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Plan Well, Retire Well

Saving and investing your money
Sasha Learns  2

Sasha Learns: How to Buy a House - More on Credit

A few weeks ago, I wrote a post about "The Credit Question" for my series on How to Buy a House! This week our focus is more on credit utilization as well as ways to potentially fix your credit before you go down the path of becoming a homeowner.

Credit Utilization

This is a fancy word for understanding how much credit you're using as a percentage. The higher the percentage, the more credit you're using. It's easier to give you an example:

Let's say you have three credit cards:

Credit Card #1: Credit line - $10,000. Balance - $1,500

Credit Card #2: Credit line - $5,000. Balance - $2,400

Credit Card #3: Credit line - $8,000. Balance - $3,500

You'll first add together your credit line amount: ($10,000 + $5,000 + $8,000 = $23,000) and then add up your current balances ($1,500 + $2,400 +$3,500 = $7,400). Then you divide the current balance by the credit line amount to give you your credit utilization. $7,400/$23,000 = 32 percent. In this example, the borrower is using 32 percent of their credit line limits.

*Most lenders are looking for a credit utilization score of 35 percent or lower, especially when it comes to purchasing a house for the first time. Some key things to note are:

  • Moving balances around on cards will keep the utilization rate the same.
  • Closing a card once it's paid off will increase your utilization score. In the example from above if you closed the first credit card, you'd lose $10,000 on your credit line and only have $13,000 to work with instead of $23,000!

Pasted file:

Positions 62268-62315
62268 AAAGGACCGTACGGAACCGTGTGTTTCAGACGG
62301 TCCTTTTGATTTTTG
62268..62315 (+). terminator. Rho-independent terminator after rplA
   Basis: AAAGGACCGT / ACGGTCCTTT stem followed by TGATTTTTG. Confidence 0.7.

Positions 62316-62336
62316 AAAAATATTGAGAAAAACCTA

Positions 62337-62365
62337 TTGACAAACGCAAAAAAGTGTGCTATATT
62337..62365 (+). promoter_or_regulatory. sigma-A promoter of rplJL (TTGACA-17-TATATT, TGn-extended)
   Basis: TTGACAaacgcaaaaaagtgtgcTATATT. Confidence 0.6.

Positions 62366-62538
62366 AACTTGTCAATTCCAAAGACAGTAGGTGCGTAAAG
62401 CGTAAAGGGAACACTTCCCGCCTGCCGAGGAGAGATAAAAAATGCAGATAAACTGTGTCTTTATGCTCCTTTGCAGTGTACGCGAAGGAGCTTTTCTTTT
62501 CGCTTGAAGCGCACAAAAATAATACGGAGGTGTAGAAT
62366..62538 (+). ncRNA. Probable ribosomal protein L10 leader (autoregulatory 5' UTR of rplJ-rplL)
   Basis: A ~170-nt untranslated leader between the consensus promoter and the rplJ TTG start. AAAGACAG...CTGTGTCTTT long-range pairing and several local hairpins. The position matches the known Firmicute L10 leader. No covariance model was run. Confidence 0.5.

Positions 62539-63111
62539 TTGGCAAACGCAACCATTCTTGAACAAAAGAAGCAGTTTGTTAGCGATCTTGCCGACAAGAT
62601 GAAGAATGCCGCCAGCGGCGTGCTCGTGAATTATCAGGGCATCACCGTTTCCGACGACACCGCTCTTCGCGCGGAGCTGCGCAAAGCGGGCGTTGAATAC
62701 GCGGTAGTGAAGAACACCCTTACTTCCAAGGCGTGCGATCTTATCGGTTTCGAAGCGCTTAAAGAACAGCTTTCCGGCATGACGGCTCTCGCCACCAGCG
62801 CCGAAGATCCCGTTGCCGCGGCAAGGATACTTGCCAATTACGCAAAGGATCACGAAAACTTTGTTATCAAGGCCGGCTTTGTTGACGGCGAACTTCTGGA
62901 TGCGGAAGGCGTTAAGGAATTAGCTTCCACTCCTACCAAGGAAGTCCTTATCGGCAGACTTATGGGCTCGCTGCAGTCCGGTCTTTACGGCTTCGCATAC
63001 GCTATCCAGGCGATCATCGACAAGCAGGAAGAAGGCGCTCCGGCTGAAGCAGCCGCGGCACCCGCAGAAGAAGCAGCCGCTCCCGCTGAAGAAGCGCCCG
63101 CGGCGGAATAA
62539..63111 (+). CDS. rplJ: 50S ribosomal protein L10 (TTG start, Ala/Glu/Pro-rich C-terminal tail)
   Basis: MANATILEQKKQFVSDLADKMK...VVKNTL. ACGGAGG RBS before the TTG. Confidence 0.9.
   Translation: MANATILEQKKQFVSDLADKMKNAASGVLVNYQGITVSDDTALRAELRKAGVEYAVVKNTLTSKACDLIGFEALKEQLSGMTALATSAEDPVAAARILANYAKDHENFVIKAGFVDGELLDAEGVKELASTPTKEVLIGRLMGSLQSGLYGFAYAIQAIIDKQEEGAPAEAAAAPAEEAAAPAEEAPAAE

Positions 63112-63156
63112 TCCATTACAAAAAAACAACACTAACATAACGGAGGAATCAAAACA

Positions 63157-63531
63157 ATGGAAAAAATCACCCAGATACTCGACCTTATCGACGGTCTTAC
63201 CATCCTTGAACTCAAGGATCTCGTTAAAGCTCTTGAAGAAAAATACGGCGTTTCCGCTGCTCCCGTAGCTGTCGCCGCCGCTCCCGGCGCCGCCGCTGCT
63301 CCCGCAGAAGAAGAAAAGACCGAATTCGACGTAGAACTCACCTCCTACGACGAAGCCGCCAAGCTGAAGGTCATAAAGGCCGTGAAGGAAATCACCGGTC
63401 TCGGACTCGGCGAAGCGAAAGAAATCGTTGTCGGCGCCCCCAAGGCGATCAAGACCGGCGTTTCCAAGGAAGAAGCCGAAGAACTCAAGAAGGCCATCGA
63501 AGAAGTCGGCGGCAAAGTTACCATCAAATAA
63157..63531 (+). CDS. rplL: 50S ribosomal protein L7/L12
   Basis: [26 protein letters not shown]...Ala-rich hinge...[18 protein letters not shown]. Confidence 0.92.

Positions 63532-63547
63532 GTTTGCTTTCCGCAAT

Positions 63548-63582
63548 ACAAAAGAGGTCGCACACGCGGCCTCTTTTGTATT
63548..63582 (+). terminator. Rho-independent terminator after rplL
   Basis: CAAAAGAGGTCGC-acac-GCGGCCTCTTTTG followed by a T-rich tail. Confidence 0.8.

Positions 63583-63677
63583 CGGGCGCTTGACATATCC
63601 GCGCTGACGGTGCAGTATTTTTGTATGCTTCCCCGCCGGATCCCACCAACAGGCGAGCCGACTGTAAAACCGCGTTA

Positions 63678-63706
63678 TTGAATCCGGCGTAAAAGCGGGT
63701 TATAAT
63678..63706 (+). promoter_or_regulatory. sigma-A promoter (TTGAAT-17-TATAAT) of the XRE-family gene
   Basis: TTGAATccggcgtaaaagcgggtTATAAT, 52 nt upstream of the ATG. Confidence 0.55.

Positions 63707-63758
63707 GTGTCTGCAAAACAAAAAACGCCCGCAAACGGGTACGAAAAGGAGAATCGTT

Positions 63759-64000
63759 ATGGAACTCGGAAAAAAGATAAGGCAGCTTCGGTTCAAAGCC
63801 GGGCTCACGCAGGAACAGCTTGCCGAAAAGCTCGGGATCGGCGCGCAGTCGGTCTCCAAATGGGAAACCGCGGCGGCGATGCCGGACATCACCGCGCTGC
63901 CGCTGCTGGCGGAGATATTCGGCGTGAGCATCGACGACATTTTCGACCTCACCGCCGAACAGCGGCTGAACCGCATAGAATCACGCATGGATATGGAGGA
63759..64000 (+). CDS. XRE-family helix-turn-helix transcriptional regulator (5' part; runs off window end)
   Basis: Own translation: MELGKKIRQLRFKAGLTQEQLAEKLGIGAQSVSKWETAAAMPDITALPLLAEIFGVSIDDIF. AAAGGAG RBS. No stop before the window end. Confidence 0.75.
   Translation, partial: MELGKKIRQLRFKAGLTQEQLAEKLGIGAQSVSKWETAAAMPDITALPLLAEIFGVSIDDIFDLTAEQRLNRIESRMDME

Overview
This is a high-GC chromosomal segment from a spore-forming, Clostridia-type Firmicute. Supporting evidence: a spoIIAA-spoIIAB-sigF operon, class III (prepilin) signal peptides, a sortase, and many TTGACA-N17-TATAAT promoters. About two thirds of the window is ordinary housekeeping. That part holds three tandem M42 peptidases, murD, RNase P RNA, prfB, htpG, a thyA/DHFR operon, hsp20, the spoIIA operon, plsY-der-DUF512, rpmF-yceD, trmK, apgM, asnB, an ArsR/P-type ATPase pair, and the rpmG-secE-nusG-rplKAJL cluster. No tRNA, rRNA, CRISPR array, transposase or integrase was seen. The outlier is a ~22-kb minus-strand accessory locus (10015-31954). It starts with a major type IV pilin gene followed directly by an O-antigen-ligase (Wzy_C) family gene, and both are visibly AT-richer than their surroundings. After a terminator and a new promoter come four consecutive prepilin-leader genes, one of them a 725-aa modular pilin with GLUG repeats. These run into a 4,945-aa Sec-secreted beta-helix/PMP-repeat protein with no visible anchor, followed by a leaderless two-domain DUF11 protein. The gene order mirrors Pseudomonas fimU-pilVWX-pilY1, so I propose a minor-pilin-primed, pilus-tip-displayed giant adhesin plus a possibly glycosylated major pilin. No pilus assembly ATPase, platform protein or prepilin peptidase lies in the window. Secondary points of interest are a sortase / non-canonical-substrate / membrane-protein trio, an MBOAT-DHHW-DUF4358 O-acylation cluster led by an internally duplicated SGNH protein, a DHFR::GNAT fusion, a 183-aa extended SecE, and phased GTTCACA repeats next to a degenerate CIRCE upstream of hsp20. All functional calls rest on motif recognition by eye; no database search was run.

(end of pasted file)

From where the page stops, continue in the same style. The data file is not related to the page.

• Opening a new credit card can potentially help your utilization, but in the short term could impact your credit (lowering your score and possibly jeopardizing your chance to buy a house!)

Knowing what your credit utilization percentage before you go see a lender is a good way to see if you'd get approved or not. If you're percentage is higher than 35 percent, they may consider you a riskier consumer and not want to work with you to get a mortgage.

Ways to Fix Your Credit:

Fixing your credit doesn't happen overnight. For some it may be a long road to fix past mistakes. These are only suggestions on things you could try to help you fix your credit:

  • Check for Errors – Make sure if you find an error to dispute it right away. There are even easy errors that can be fixed quickly without too much hassle.
  • Open a Checking Account – Lenders want to know how you'll be paying them, and from where.
  • Use a Credit Card Wisely and Pay it off Each Month – You can use a credit card to purchase one category of expenses like gas or going out to each, then pay off the balance in full every month.
  • Build Credit in Your Name – Sometimes we have a partner or spouse who has a lot of credit, while the other has very little or no credit. Mortgage lenders are going to be pulling BOTH of your reports and taking an average from both sets of credit scores. It's important for both people to have similar scores to get the best interest rate!
  • Open a Secured Credit Card – A secured credit card is an option for someone with little to no credit history. This card uses money as collateral in case you can't pay it back. Limits are lower, but it's a good way to start building credit.
  • PowerPay your Debt If you're someone who is struggling to fix your credit but you have a lot of cards with balances, it may be time to get some help. One website I really like is PowerPay because this handy tool can help you eliminate your debt by snowballing it. If your debt is severely impacting your life, you may need to reach out to the National Foundation for Credit Counseling.

Although this isn't an encompassing list, it may help you get started. Go and check your credit utilization and if you're having problems check out some of the fixes for your credit.

Until next time,



This post continues a series on Sasha's journey through the puzzling world of buying a house for the first time. You can find other posts in the series by clicking Home Ownership in the Category list on the right side of this page.

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